Hayward’s United States Gazetteer (1853) page 108

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vicinity of streams that the land may be considered productive, or even inhabitable by civilized

Rivers. —The Rio Grande takes its rise many miles above the northern boundary of New
Mexico, flows entirely across the territory, and, after passing for several hundreds of miles
between Texas and the Mexican states on the west, discharges itself into the Gulf of Mexico.
It is navigable during a great part of its course. The Gila and Colorado are also among the
principal streams ; the latter a fine river, flowing from the north in a westerly direction, until
it strikes the eastern boundary of California, from which point it proceeds southerly between
that state and New Mexico, passes beyond their southern limits, and finally empties into
the Gulf of California, affording steamboat navigation for 350 miles. There are numerous
other streams, some of them very extensive, and most of them tributaries to the rivers already
mentioned. The country, as a whole, is poorly watered, either for purposes of internal com-
munication, for the propulsion of machinery, or for appeasing the thirst of men and animals.

Internal Improvements. — There are no public works of the character understood by this
caption now existing in this territory, neither is it known that any are in contemplation, beyond
that of constructing a road through it, from east to west, to facilitate the progress of emigrants
into California. Surveys have been made with this view by military men under the authority
of the United States, but the question of the construction of such a work remains undetermined;
and it is further problematical whether, if a highway be decided on, it will ever assume the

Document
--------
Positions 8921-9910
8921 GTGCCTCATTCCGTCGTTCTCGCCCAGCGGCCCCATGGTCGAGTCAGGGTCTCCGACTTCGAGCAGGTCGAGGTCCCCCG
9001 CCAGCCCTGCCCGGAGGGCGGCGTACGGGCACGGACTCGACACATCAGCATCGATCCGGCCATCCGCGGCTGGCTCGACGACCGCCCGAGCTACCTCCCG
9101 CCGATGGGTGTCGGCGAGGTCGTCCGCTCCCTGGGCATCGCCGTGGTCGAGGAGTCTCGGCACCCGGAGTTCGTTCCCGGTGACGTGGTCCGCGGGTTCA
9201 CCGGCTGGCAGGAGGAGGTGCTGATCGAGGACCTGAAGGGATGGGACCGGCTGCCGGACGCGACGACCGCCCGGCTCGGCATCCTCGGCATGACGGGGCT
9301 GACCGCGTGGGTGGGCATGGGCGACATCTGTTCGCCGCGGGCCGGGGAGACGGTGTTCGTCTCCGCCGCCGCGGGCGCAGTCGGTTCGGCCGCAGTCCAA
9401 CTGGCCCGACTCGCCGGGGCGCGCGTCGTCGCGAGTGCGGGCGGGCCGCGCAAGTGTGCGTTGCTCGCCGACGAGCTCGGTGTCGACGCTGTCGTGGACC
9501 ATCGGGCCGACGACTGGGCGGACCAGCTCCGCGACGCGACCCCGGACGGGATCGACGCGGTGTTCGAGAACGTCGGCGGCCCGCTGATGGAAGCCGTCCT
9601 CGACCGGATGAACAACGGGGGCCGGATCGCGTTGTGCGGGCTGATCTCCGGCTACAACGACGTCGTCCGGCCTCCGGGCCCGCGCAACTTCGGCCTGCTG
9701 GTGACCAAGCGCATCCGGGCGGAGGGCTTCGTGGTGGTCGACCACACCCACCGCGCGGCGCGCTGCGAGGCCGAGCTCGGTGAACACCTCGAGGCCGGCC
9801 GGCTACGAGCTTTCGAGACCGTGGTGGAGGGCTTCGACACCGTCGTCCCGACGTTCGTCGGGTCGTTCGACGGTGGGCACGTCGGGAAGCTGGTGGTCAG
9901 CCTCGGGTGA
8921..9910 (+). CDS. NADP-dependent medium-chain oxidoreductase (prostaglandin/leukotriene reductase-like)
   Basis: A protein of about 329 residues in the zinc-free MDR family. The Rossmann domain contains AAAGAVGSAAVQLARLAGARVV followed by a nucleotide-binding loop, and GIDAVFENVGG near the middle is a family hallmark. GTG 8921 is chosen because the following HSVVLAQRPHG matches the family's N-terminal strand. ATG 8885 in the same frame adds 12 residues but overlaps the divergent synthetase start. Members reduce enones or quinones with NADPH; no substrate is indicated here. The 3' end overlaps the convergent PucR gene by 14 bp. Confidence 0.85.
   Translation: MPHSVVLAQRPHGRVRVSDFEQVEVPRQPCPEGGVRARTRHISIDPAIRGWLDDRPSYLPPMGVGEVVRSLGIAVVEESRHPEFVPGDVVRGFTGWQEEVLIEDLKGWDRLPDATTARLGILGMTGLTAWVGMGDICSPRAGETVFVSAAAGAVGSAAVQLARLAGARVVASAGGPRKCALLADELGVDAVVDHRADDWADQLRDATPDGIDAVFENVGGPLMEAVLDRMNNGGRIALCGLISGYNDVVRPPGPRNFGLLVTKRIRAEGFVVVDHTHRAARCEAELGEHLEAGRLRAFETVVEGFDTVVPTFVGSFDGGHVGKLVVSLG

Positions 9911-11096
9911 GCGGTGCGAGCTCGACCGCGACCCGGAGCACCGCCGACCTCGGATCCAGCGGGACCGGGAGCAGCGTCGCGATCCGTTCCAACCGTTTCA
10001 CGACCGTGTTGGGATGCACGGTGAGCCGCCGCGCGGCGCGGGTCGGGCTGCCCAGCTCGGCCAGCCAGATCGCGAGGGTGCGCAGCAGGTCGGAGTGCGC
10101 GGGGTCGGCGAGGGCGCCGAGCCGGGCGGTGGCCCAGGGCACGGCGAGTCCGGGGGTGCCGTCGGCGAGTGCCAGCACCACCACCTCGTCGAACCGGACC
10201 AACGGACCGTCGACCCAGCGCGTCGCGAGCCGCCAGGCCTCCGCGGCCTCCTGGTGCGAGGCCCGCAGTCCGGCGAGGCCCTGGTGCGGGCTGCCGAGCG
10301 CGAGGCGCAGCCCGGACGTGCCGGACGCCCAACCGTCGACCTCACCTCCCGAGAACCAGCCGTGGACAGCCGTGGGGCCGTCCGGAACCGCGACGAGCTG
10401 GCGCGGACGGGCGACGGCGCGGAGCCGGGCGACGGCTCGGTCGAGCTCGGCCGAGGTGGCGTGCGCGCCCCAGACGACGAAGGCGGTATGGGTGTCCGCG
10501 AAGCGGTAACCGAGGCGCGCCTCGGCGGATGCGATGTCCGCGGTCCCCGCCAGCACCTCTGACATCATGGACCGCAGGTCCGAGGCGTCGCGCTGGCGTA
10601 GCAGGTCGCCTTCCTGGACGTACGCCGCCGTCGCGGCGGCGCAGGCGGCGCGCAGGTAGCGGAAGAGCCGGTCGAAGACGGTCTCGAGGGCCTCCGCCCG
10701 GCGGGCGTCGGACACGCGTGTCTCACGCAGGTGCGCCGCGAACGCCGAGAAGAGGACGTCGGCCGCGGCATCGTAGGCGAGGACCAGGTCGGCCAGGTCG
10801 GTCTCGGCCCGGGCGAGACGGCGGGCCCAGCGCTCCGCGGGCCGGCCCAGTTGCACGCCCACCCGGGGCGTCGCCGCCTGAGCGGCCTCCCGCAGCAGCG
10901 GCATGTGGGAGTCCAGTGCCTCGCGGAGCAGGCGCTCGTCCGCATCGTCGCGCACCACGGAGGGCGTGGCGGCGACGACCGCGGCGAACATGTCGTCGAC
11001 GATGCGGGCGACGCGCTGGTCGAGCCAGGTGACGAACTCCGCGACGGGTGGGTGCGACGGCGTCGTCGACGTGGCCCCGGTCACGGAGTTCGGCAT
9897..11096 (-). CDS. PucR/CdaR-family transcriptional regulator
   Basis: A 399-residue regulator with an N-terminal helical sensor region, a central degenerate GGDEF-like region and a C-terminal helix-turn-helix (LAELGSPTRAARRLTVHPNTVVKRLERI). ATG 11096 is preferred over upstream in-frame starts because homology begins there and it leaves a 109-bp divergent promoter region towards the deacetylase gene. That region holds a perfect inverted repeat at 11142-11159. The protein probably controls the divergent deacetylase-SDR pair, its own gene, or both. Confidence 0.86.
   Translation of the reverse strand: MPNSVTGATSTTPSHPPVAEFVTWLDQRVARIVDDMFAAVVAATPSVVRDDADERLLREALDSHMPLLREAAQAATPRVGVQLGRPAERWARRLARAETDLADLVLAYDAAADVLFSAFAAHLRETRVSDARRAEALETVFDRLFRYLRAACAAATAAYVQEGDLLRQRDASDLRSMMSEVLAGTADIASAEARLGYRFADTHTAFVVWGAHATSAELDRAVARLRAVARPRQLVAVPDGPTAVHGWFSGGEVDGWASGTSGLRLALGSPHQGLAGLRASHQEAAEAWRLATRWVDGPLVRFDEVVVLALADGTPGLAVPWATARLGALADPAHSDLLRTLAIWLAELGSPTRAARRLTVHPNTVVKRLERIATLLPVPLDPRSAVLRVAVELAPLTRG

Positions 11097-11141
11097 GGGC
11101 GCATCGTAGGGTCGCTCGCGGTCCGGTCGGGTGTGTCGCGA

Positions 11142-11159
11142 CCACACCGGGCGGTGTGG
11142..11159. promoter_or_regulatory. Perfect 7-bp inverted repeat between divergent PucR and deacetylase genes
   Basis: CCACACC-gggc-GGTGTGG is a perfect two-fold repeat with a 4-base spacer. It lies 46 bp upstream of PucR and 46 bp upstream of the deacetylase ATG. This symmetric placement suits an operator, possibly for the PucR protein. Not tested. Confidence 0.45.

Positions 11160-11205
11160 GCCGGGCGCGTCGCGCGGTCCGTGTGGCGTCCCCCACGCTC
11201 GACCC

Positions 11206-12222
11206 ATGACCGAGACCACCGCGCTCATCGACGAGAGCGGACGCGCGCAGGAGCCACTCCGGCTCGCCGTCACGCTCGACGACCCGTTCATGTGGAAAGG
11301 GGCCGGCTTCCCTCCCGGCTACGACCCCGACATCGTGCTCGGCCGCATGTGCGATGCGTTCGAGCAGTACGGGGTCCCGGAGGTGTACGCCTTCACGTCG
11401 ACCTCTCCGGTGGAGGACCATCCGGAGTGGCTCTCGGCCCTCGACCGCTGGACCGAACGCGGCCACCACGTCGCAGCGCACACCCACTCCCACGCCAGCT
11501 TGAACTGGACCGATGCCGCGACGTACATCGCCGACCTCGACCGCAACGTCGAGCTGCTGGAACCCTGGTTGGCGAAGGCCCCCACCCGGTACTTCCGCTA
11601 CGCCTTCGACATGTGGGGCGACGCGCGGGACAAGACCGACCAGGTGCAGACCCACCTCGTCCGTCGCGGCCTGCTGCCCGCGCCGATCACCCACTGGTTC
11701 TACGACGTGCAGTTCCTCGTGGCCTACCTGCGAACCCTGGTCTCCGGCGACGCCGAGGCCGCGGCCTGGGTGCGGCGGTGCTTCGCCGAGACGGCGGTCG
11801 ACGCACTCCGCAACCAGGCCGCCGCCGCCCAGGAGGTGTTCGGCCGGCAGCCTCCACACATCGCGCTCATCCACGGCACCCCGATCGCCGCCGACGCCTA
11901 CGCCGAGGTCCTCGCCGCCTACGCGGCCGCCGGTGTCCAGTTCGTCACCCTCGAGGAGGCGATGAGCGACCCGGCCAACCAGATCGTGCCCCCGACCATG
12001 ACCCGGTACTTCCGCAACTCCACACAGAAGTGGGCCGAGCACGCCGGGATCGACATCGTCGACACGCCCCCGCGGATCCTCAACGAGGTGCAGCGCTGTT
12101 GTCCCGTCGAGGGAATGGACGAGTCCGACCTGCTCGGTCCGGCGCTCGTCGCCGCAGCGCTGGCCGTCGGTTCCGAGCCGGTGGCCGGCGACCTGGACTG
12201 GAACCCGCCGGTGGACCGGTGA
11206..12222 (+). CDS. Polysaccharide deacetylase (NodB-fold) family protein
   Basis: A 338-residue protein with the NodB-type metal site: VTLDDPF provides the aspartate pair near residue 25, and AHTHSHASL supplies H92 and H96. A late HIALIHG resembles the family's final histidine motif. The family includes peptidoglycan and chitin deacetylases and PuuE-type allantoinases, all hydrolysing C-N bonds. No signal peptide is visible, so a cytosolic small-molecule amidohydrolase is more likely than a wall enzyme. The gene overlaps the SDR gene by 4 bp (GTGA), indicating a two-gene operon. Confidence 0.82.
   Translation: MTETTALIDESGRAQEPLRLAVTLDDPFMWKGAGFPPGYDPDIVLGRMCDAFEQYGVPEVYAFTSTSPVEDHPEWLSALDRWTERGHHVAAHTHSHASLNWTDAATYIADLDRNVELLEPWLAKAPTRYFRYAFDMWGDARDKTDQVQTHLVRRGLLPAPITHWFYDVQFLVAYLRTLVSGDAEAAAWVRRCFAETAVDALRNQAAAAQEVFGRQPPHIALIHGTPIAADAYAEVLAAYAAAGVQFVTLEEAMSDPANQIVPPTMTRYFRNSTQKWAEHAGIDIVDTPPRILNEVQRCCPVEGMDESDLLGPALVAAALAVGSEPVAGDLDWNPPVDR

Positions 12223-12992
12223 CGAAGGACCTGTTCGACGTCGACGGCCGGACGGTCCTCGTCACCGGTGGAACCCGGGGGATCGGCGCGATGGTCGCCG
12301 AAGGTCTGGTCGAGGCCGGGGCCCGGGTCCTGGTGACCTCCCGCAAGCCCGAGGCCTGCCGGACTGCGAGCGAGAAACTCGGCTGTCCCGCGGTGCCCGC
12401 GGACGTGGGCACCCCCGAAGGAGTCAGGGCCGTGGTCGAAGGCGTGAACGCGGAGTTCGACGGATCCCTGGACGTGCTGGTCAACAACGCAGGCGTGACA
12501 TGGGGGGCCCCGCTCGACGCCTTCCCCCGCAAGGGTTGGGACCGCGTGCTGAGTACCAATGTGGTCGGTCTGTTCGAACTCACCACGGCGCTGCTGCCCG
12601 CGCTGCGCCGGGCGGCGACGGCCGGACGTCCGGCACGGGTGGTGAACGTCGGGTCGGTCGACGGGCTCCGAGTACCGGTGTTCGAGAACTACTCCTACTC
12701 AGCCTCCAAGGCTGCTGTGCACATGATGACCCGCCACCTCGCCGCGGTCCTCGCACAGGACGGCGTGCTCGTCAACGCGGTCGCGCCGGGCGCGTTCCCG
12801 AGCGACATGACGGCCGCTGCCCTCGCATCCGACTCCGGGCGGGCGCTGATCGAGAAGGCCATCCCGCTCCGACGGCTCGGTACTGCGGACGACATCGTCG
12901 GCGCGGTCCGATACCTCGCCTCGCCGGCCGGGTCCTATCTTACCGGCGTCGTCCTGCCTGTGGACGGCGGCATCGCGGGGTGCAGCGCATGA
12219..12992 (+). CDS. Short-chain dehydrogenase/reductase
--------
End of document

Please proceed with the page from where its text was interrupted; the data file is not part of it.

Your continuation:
costly and important shape of a railroad. The enervating effect of the climate upon the inhab-
itants will probably tend to prevent for a long time any attempt at internal improvement by
means of works of art.

Minerals. — Evidences of volcanic action abound upon the surface of all parts of the territory;
and gold, silver, copper, and iron deposits exist in many places. Mines of the three former
metals have been worked in past years to some extent, but discontinued within a short period.
All the ordinary geological features peculiar to such a region are discoverable here. The
character and composition, and the combinations of the masses which form the mountainous
ridges, and other enormous protuberances scattered confusedly over tSe face of the country,
refer to the fires below for the origin of their present appearance, at least, if not for the cause
of the general barrenness of the earth around them.

Manufactures. — Nothing can yet be said of the manufacturing genius or industry of those
who now constitute the people of New Mexico. Their ancestors, and those of the savages
in the same region, were noted for little more in this line than the fabrication of a rude
kind of pottery, and some few other sorts of household articles. The territory, or state, — as
it maybe hereafter, — will probably never become either a manufacturing or agricultural
country for any important commercial purposes.

Indians. — The vast wilderness, of which the western half of the territory consists, is peopled
by numerous tribes of Indians. Some of these are mild, peaceably disposed, honest, indus-
trious, and hospitable, living in villages and permanent settlements, and obtaining their
subsistence mainly by hunting, fishing, and tillage. Others wander about in hordes, living by
plunder, and constantly engaged in thievish depredations and bloody warfare. With one of
the most formidable tribes of the latter, the Apaches, Governor Calhoun, of this territory, has
recently concluded a treaty, whereby they are restricted to such limits as may be prescribed
by the United States government, and to form permanent settlements, the United States stipu-
lating to furnish all necessary facilities for tilling the soil.

Population. — The census taken by the civil authorities of the territory showed a population
of 56,984; but that of the United States, taken at nearly the same period, (1850-1,) gives a
population of 61,547, exclusive of Indians, of whom, perhaps, it is impossible to obtain a correct

Climate. — In those mountainous parts where water is easily accessible, the residents may
be said to enjoy a good share of health throughout the year; but in other localities, at certain
seasons, the heat is extremely oppressive, and the climate decidedly insalubrious. The winters
are not uncomfortably cold for any great length of time; but, even at the extreme south
snow is by no means uncommon, although the streams rarely freeze. During the march of

A Gazetteer of the United States of America by John Hayward.

Hartford, CT: Case, Tiffany and Company. 1853. Public domain image

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